Tuesday, April 21, 2009

Poor Old Hugo Chavez

President Obama has been making a lot of diplomatic gestures aimed at improving US relations with other countries, including rogue states like Cuba and Iran, and rogue-ish states like Venezuela and Russia. Trying to improve foreign relations is a good goal, and of course to do this will involve lots of high-level talks between representatives of our government and their governments.

Obama wants to do more than improve intergovernmental cooperation, though. He wants to conduct public diplomacy, to speak to foreign publics directly and try to improve their feelings about America. That's also a fine goal.

But Obama needs to remember one important thing: all heads of state represent their governments, but not all heads of state represent their people. This is particularly important to remember when you are feeling apologetic. Because dictators like Hugo Chavez do not represent the oppressed. They are oppressors.

Consider Cuba, where the case is even clearer. Many people believe that President Obama will relax the half-century-old US embargo on trade with Cuba. When he does so, it would fit with his foreign policy style to apologize for the suffering that the embargo has caused in Cuba. Okay, but who can he apologize to? Not Castro. Because Castro does not represent the suffering Cuban people. He is the chief cause of the suffering of the Cuban people. He is an oppressor.

Obama needs to remember as he goes around the world that some of the smiling men who shake his hand are vicious thugs who have murdered their political rivals, chased them out of the country, or thrown them in jail. It's the fate that lots of loony lefties kept thinking was right around the corner for them during the Bush years. Except that Bush was not a dictator. He didn't cancel the elections. Cindy Sheehan and Michael Moore and all the other paranoid moonbats spent the Bush years on CNN, not in jail.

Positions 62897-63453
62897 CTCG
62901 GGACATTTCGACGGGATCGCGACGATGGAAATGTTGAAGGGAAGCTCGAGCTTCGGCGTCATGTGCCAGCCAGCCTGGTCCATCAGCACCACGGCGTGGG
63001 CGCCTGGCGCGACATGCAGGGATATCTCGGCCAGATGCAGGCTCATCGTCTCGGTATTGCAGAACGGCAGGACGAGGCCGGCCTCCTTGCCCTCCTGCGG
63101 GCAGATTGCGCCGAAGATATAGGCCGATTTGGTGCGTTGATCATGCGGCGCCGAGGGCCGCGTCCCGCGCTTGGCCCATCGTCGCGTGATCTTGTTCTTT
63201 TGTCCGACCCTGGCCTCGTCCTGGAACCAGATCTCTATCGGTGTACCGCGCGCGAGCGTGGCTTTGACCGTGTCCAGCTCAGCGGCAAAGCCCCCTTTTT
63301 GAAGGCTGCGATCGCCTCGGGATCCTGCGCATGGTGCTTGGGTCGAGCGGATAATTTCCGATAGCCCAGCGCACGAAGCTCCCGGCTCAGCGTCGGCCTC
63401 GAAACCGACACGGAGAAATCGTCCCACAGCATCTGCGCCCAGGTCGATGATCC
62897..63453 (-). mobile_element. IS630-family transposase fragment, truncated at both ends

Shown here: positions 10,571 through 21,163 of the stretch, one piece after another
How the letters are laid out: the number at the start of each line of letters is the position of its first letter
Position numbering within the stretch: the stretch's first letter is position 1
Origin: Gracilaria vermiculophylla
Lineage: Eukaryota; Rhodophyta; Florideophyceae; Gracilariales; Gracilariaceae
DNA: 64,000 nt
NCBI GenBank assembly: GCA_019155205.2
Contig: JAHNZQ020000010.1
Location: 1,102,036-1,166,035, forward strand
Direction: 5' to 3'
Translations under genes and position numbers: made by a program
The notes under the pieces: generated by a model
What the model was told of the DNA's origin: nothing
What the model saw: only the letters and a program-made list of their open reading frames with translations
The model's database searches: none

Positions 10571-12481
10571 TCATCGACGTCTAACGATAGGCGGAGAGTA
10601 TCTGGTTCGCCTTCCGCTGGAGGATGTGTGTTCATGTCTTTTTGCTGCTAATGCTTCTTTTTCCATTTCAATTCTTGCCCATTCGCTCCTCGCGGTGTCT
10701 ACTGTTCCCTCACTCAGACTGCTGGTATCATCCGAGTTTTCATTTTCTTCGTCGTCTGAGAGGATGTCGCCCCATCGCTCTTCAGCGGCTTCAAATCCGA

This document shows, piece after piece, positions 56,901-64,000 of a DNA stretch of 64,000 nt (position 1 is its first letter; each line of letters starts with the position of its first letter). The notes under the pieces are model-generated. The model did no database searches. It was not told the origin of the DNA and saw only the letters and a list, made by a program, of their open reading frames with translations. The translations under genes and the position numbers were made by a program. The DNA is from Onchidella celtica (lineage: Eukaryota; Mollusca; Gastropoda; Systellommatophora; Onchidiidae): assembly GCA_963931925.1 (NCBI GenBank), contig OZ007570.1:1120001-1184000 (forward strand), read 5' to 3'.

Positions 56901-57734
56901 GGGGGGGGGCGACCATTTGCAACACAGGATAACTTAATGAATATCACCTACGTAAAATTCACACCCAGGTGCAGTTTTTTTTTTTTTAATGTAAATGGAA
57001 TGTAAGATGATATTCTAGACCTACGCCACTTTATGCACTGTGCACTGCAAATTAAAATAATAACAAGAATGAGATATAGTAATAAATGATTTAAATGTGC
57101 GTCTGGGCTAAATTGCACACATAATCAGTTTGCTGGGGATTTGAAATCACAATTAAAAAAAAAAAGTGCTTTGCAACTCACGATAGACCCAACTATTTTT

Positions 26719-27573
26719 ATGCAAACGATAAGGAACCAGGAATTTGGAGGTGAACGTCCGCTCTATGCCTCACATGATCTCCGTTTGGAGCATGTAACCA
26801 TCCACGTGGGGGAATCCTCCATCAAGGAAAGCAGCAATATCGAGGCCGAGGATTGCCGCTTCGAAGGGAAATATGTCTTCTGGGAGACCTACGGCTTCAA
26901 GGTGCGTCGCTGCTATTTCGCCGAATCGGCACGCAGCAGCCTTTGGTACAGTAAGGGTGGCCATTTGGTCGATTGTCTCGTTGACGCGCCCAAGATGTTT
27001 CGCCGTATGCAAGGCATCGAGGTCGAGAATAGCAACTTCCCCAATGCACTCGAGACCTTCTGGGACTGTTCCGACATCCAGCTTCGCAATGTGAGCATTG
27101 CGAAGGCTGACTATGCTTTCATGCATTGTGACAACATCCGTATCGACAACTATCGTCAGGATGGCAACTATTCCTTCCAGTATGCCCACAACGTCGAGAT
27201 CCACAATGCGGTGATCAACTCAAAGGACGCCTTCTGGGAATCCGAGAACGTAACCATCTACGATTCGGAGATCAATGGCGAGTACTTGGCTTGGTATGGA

But in Cuba, Iran, Venezuela, Russia, etc., the people who speak up against the oppressors really are in jail. So as President Obama travels around the world, I just wish he would ask himself one question before he shakes anyone's hand: "How will this look to the people in the camps?"



squirrelyearl said...

This really is such an interesting dilemma. Typically I'm a big proponent of engagement. It seems like if you want people to play by the rules you can't really remove them from the game. However, it certainly is hard to reconcile spending much time with people that are so tyrannical and vicious. By practicing engagement it definitely conveys some tacit approval and that doesn't seem quite so appropriate in the case of people like the Castros or Kim Jong Il

the House of Payne said...

Yeah, you don't want to approve of the evil leader, but you want to engage the society. Unfortunately it's pretty tough to figure out how to do that.

Anonymous said...

Well, well said, House!--Vienna F. Wilson